In this wide-ranging book, Rowan Williams argues that what we say about Jesus Christ is key to understanding what Christian belief says about creator and creation overall. Through detailed discussion of texts from the earliest centuries to the present day, we are shown some of the various and subtle ways in which Christians have discovered in their reflections on Christ the possibility of a deeply affirmative approach to creation, and a set of radical insights in ethics and politics as well. Throughout his life, Rowan Williams has been deeply influenced by thinkers of the Eastern Christian tradition as well as Catholic and Anglican writers. This book draws on insights from Eastern Christianity, from the Western Middle Ages and from Reformed thinkers, from Calvin to Bonhoeffer – as well as considering theological insights sparked by philosophers like Kierkegaard and Wittgenstein. Christ the Heart of Creation concerns fundamental issues for Christian belief and Williams tackles them head-on: he writes with pellucid clarity and shows his gift for putting across what are inevitably complex ideas to a wide audience.
|Publsiher||: Zondervan Academic|
|Total Pages||: 352|
Download Knowing Creation Book in PDF, Epub and Kindle
It is hard to think of an area of Christian theology that provides more scope for interdisciplinary conversation than the doctrine of creation. This doctrine not only invites reflection on an intellectual concept: it calls for contemplation of the endlessly complex, dynamic, and fascinating world that human being inhabit. But the possibilities for wide-ranging discussion are such that scholars sometimes end up talking past one another. Productive conversation requires mutual understanding of insights across disciplinary boundaries. Knowing Creation offers an essential resource for helping scholars from a range of fields to appreciate one another's concerns and perspectives. In so doing, it offers an important step forward in establishing a mutually-enriching dialogue that addresses, amongst others, the following key questions: Who is the God who creates? Why does God create? What is "creation"? What does it mean to recognize that a theology of creation speaks of a natural world that is subject to the observation of the natural sciences? What does it mean to talk about both a "natural" order and a "created" order? What are the major tensions that have arisen between the natural sciences and Christian thinking historically, and why? How can we move beyond such tensions to a positive and constructive conversation, while also avoiding facile notions such as a "god of the gaps"? Is it feasible for a natural scientist to maintain a belief in God's continuing creative activity? In what ways might a naturalistic understanding of the natural world be said to be limited? How can biblical studies, theology, philosophy, history, and science talk better together about these questions? At a time when the doctrine of creation - and even a mention of "creation" - has been disparaged due to its supposed associations with anti-scientific dogma, and theological offerings sometimes risk appearing a little more than reactionary exercises in naive apologetics, ill-informed by science or distinctly wary of engagement with it, it is more important than ever to offer a cross-disciplinary resource that can voice a positive account of a Christian theology of creation, and do so as a genuinely broad-ranging conversation about science and faith. Contributors to Knowing Creation include Marilyn McCord Adams, Denis Alexander, Susan Eastman, C. Stephen Evans, Peter van Inwagen, Christoph Schwobel, John H. Walton, Francis Watson, and more. X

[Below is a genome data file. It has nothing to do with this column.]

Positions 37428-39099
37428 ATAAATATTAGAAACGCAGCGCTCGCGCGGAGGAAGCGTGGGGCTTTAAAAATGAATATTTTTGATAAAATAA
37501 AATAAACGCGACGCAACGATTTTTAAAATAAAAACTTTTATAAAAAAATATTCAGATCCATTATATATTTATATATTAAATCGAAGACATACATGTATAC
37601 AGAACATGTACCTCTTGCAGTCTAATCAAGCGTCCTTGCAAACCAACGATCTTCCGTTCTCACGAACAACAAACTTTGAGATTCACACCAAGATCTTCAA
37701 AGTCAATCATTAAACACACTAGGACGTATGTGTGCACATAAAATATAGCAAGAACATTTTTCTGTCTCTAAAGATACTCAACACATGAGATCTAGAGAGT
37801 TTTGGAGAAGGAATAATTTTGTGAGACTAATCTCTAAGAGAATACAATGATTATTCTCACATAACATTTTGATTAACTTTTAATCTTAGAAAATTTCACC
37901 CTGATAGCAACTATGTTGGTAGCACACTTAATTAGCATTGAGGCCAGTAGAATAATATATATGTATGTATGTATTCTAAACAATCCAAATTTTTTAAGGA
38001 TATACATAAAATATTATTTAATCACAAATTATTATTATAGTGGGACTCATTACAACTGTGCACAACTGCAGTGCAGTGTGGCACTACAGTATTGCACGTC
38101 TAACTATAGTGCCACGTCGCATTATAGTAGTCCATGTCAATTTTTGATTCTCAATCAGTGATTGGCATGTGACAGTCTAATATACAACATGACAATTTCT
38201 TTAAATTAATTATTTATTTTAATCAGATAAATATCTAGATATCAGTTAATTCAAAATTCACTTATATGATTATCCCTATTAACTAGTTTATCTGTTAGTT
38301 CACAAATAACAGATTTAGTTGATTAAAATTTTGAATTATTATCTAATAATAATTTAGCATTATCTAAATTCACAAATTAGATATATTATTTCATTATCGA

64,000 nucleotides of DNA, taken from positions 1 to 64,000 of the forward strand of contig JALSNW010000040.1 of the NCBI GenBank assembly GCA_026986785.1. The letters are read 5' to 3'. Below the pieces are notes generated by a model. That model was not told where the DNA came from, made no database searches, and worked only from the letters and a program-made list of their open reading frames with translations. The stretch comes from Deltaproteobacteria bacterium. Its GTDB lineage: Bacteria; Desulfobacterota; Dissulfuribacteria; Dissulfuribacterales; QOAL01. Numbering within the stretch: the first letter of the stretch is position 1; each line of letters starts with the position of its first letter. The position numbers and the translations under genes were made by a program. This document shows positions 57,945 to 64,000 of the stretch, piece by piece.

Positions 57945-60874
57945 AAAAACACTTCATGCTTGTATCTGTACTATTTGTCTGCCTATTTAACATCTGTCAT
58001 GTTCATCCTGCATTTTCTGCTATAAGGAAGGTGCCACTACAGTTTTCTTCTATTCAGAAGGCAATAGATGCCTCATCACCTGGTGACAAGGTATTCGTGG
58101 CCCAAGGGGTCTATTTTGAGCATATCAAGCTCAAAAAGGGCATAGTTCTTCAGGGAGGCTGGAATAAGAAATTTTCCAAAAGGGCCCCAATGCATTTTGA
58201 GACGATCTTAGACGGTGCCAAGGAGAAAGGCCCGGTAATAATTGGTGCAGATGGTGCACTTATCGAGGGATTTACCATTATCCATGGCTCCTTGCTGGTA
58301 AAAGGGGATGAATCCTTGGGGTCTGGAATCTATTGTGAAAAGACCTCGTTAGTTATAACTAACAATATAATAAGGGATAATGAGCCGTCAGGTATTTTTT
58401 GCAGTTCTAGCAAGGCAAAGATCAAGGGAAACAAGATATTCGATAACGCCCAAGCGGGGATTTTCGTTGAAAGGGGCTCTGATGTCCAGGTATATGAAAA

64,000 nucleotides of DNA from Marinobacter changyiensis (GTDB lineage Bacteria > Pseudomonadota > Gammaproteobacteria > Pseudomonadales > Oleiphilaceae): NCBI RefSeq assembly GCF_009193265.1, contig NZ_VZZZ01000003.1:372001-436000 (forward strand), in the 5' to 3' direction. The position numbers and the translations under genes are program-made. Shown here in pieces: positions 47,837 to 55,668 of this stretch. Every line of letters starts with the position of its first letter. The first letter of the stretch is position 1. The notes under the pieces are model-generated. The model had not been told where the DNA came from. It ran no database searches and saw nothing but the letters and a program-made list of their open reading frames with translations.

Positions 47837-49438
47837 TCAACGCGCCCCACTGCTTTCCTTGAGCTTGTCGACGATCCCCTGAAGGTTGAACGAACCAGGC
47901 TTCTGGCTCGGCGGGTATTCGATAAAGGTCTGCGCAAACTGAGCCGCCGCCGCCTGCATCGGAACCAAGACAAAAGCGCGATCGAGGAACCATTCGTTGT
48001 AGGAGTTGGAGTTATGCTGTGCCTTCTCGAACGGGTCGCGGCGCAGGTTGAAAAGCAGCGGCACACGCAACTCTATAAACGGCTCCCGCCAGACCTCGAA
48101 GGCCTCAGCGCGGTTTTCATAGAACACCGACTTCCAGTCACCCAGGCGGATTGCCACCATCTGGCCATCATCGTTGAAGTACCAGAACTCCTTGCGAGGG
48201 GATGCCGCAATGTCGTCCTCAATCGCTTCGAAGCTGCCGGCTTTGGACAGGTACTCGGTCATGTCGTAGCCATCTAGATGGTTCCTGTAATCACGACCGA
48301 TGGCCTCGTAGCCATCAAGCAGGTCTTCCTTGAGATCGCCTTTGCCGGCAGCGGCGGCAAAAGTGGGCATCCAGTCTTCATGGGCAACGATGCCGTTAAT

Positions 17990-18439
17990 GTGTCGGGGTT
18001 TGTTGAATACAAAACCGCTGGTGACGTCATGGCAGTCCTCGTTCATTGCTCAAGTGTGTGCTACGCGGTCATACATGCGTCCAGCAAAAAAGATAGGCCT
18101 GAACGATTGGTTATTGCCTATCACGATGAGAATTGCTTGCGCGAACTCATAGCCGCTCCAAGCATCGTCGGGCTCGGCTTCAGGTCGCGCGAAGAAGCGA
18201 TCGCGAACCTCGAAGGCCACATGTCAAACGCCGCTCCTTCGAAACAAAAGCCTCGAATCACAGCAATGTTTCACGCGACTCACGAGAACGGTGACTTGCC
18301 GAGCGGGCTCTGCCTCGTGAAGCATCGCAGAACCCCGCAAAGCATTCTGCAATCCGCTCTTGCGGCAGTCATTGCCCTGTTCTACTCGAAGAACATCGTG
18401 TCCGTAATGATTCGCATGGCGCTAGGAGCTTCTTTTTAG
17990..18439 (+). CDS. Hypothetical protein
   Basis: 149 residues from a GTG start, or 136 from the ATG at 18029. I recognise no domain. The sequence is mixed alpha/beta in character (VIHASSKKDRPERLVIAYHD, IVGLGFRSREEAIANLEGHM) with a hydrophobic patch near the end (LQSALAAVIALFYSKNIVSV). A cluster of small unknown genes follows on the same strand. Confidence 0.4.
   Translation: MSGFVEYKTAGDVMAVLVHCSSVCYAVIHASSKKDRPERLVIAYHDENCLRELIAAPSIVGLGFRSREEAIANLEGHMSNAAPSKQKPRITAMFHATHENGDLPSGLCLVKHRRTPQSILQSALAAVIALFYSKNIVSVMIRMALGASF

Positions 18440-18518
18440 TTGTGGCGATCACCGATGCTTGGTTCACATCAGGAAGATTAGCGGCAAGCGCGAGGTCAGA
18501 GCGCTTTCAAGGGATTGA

|Author||: Pope Paul VI.|
|Total Pages||: 22|
Download Dogmatic Constitution on Divine Revelation Book in PDF, Epub and Kindle
This document's purpose is to spell out the Church's understanding of the nature of revelation--the process whereby God communicates with human beings. It touches upon questions about Scripture, tradition, and the teaching authority of the Church. The major concern of the document is to proclaim a Catholic understanding of the Bible as the "word of God." Key elements include: Trinitarian structure, roles of apostles and bishops, and biblical reading in a historical context.
|Author||: John Piper|
|Total Pages||: 358|
Download Desiring God Book in PDF, Epub and Kindle
Insightful and heart-warming, this classic book is written for those who seek to know God better. It unfolds life-impacting, biblical truths and has been called a "soul-stirring celebration of the pleasures of knowing God."
|Author||: Matthew Y. Emerson|
|Publsiher||: Wipf and Stock Publishers|
|Total Pages||: 206|
Download Christ and the New Creation Book in PDF, Epub and Kindle
In Christ and the New Creation, Matthew Emerson takes a fresh approach to understanding New Testament theology by using a canonical methodology. Although typically confined to Old Testament theology, Emerson sees fruitfulness in applying this method to New Testament theology as well. Instead of a thematic or book-by-book analysis, Emerson attempts to trace the primary theological message of the New Testament through paying attention to its narrative and canonical shape. He concludes that the order of the books of the New Testament emphasize the story of Christ's inauguration, commissioning, and consummation of the new creation.